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Barbara Skarga in Memoriam


Magdalena Sroda and Jacek Migasinski

This volume is dedicated to Barbara Skarga – her works, profile and biography. It is a unique character in the Polish intellectual life, but also virtually unknown abroad, except a meager milieu of her readership in France. Dubbed «the first Lady of Polish Philosophy» for a good reason, she contributed not only to shape of Polish Philosophy but to the style of public debate, too. The problem areas initiating her philosophy stemmed from the group of scholars called «the Warsaw school of history of Ideas» with its flagship names such as Leszek Kołakowski, Brinisław Baczko or Andrzej Walicki. On the other hand, her output originates from the extraordinary and dramatic events of her life. The philosophical output of Barbara Skarga is thus a proof of continuity and longevity of an important tradition of the 20 th century Polish Philosophy.


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Barbara Skarga: selected writings I. Positivism and its problems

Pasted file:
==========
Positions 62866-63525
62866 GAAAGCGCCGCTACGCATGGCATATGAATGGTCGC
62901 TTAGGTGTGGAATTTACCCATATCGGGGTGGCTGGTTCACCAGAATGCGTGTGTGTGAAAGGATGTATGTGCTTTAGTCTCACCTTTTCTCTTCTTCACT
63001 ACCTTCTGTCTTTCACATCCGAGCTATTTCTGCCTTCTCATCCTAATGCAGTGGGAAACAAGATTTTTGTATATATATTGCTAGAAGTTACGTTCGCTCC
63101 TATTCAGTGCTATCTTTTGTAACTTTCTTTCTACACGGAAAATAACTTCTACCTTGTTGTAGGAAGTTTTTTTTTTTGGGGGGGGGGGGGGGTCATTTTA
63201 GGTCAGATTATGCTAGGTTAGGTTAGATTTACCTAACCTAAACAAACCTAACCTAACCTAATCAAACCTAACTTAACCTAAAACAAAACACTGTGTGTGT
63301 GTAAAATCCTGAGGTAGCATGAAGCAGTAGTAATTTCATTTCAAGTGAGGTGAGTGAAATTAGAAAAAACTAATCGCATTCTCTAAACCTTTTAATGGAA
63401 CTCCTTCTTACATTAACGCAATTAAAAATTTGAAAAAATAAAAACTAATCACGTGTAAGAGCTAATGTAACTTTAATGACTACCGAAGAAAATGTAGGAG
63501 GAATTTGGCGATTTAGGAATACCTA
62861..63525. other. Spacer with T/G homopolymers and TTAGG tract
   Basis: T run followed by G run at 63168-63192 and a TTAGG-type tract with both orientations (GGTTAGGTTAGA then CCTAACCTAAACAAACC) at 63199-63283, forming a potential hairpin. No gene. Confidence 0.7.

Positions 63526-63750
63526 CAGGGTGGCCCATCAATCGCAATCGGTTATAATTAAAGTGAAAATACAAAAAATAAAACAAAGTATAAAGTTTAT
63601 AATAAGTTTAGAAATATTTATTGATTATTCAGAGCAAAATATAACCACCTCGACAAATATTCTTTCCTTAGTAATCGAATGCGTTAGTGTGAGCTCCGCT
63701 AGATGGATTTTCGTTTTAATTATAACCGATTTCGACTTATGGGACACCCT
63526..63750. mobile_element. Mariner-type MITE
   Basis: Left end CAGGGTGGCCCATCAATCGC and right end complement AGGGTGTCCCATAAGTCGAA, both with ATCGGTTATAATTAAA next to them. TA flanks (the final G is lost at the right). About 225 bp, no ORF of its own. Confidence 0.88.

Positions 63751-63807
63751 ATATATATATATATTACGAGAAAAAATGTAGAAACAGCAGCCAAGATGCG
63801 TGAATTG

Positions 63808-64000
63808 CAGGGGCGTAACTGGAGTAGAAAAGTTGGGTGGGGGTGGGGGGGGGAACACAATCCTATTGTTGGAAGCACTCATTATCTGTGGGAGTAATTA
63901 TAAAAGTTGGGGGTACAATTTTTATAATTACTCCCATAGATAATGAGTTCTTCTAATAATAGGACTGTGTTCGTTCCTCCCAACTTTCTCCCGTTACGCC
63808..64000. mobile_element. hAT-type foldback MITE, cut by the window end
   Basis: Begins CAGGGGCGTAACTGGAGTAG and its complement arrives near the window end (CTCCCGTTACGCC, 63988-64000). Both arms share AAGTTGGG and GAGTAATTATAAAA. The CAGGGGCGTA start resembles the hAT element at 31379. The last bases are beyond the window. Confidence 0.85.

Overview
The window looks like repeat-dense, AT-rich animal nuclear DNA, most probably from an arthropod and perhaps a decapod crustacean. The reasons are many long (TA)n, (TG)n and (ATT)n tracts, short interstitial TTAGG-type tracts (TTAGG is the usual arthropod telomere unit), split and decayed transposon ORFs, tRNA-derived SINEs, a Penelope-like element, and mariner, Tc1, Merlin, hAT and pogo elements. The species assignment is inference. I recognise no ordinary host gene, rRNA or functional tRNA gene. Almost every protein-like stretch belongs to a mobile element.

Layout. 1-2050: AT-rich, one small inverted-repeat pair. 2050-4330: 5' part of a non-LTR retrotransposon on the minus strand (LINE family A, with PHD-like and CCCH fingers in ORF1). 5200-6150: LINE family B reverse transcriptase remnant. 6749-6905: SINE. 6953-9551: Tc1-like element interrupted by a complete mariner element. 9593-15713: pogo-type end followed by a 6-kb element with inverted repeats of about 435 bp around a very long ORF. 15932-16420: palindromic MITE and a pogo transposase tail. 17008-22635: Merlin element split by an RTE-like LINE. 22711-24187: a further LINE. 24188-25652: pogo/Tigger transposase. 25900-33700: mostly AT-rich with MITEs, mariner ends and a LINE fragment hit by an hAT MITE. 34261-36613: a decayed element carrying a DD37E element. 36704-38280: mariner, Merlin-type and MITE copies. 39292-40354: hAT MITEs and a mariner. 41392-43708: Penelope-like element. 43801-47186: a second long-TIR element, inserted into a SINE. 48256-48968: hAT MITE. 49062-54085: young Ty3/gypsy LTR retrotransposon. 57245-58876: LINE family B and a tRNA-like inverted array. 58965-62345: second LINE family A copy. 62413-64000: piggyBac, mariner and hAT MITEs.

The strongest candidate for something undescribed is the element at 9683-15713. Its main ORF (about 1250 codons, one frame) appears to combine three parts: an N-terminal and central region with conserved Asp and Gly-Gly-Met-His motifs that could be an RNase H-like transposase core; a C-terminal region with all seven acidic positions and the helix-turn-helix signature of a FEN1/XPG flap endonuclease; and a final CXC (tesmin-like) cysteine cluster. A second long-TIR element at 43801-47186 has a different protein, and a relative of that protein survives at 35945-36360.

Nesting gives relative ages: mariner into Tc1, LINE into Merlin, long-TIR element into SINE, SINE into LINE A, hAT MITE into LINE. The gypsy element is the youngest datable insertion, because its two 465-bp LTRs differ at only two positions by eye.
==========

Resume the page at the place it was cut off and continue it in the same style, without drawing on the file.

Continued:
Warsaw Positivism There are two phases in Polish Positivism. The first is the Warsaw variety of the Sturm und Drang sort of ideological expansion with its flagship papers being Przegl d Tygo- dniowy and Niwa. It lasted for only a short time—until 1876. The first “young press” debates with the “old press” date back to 1869. The second phase—more critical and philosophical—can be called, in opposition to the former, one of “reflection.” The qu- ality of the philosophical work grew remarkably, the specialist literature appeared. The number of people working in the field of philosophy was increasing. Those people tended to look down on the publicist work of the previous decade. “The days of he- avenly innocence were gone for philosophy, days when whoever proclaimed themse- lves to be a person of common sense ventured into the jungle. Today, it is a specialist field which demands some minimum of specialist knowledge of its pursuers.”1 This pointed opinion forms the basis for the description of Positivism at its first stage of development. It was a philosophizing politics with ideological objectives ra- ther than a philosophy. “Young” Positivists set out to reconstruct social consciousness and felt themselves to be reformers rather than theorists. Their campaign, broad in scope and remarkably successful, was all the more valuable that in itself it was far from an attempt at imposing any single doctrine. Its objective was to free minds from superstition and doctrinal narrow-mindedness. The fight was against restricting criti- cism...

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